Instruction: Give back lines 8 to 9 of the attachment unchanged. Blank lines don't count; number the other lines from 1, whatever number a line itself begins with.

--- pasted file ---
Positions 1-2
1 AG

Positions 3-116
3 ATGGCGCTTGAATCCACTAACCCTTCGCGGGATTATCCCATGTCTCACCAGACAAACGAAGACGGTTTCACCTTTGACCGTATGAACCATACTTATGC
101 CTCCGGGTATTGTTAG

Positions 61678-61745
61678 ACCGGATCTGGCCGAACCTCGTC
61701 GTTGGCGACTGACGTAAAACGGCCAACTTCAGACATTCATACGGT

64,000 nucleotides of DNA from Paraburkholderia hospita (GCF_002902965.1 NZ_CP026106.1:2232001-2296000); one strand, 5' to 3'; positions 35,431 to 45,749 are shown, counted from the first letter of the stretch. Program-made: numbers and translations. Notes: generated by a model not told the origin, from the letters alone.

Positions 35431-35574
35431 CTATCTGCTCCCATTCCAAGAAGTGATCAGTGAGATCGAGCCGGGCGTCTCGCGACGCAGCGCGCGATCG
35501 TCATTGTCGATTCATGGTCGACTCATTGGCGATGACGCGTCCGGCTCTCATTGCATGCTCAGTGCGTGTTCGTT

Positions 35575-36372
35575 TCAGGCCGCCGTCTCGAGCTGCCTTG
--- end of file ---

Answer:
61701 GTTGGCGACTGACGTAAAACGGCCAACTTCAGACATTCATACGGT

64,000 nucleotides of DNA from Paraburkholderia hospita (GCF_002902965.1 NZ_CP026106.1:2232001-2296000); one strand, 5' to 3'; positions 35,431 to 45,749 are shown, counted from the first letter of the stretch. Program-made: numbers and translations. Notes: generated by a model not told the origin, from the letters alone.